According to the experts, rearing the entire male population is the consequent way to ensure comprehensive protection for animals and implementation suitable in practice. The first results on husbandry of young boars give grounds for optimism. However, further going investigations into the feeding and management of the non-castrated animals are required. Enterprises in the meat industry and in retailing are open to this option. Moreover, a study among consumers found that consumers find little difference between a low-fat chop from a young boar and traditional pork.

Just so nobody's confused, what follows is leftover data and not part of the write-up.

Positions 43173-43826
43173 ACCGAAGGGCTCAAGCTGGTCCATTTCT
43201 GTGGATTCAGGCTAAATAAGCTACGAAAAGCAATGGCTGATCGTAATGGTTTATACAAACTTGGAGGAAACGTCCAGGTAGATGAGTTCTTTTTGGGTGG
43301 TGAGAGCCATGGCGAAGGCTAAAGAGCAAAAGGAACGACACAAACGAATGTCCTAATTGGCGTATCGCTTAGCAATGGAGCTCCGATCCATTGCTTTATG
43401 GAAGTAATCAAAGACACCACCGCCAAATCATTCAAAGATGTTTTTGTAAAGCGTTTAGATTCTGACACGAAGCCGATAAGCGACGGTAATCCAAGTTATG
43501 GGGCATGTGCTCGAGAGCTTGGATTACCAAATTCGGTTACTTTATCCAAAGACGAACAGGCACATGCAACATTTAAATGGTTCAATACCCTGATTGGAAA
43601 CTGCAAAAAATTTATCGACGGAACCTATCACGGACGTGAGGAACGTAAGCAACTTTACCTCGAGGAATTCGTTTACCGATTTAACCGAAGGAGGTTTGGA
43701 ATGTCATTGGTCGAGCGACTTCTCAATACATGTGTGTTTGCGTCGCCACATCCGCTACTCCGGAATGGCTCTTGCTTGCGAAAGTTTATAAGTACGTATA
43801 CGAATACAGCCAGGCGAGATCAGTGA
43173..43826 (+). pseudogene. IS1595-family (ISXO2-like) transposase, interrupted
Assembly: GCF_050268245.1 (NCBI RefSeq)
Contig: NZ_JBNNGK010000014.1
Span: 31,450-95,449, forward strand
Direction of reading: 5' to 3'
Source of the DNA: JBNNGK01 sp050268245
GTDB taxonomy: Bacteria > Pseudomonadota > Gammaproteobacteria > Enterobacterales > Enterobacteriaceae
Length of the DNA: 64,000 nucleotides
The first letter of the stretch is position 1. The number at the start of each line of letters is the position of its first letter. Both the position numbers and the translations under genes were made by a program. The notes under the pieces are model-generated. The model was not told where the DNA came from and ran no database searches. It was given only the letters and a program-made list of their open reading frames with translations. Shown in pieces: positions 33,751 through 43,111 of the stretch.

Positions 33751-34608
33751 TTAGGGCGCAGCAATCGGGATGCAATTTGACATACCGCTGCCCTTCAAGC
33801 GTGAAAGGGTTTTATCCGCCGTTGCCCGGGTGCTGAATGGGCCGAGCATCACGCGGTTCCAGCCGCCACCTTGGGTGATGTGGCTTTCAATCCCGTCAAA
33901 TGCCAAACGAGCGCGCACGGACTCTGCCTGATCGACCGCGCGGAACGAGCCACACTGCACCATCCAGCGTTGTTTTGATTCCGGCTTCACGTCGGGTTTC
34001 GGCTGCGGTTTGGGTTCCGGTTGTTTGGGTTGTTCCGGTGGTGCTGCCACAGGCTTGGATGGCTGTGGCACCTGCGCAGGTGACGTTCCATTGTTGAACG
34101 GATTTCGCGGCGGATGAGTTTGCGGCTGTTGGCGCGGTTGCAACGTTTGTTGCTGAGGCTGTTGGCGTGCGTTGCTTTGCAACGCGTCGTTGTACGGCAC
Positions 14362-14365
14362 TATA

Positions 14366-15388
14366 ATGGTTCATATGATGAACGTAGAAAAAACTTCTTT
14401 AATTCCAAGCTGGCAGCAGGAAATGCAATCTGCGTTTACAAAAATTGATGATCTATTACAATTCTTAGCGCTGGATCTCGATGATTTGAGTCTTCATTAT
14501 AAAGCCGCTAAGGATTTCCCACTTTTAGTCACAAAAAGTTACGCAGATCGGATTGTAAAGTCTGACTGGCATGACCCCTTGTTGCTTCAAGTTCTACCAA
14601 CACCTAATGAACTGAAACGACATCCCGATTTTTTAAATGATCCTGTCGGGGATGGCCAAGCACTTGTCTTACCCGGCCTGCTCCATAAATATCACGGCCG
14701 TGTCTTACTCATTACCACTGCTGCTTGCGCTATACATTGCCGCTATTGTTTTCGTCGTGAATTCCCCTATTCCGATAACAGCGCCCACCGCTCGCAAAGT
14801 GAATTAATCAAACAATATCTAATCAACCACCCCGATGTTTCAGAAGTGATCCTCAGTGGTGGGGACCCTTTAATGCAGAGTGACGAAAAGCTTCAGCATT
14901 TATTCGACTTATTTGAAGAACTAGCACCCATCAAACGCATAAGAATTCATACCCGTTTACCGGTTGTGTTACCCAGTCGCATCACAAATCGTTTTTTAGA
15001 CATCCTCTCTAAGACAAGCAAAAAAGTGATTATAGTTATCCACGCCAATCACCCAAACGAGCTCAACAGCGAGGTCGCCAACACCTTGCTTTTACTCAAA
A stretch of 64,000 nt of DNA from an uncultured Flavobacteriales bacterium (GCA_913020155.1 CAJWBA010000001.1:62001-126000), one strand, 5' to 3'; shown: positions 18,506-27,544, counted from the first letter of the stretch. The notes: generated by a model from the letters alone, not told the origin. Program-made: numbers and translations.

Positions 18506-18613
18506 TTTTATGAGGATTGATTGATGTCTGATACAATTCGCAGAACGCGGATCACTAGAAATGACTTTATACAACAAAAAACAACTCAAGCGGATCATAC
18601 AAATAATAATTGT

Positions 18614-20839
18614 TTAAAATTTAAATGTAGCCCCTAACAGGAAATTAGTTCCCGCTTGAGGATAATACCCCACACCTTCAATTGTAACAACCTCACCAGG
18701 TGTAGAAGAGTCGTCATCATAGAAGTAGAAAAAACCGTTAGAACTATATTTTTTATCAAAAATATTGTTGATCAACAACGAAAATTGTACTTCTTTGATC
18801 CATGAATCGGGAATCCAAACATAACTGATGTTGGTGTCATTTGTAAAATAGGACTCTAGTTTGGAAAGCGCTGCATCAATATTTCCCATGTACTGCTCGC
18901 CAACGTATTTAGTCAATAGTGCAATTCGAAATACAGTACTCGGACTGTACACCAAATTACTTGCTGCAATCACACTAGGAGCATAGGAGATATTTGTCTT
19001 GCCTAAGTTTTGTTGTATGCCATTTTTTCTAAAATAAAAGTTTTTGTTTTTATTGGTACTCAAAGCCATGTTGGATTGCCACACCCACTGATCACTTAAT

There was unanimity amongst the experts that the market should not be fragmented. Apart from rearing the entire male population, immunocastration or anaesthesia by inhalation (isoflurane) also need to be further evaluated for their suitability on a transition basis. Until an alternative procedure is finally ready for deployment in practice, the QS scheme continues to prescribe the use of painkillers when castrating piglets. QS piglet breeders have already been practising this intermediate step for 18 months now. A violation against this animal welfare requirement will represent an exclusion criterion as from 2011.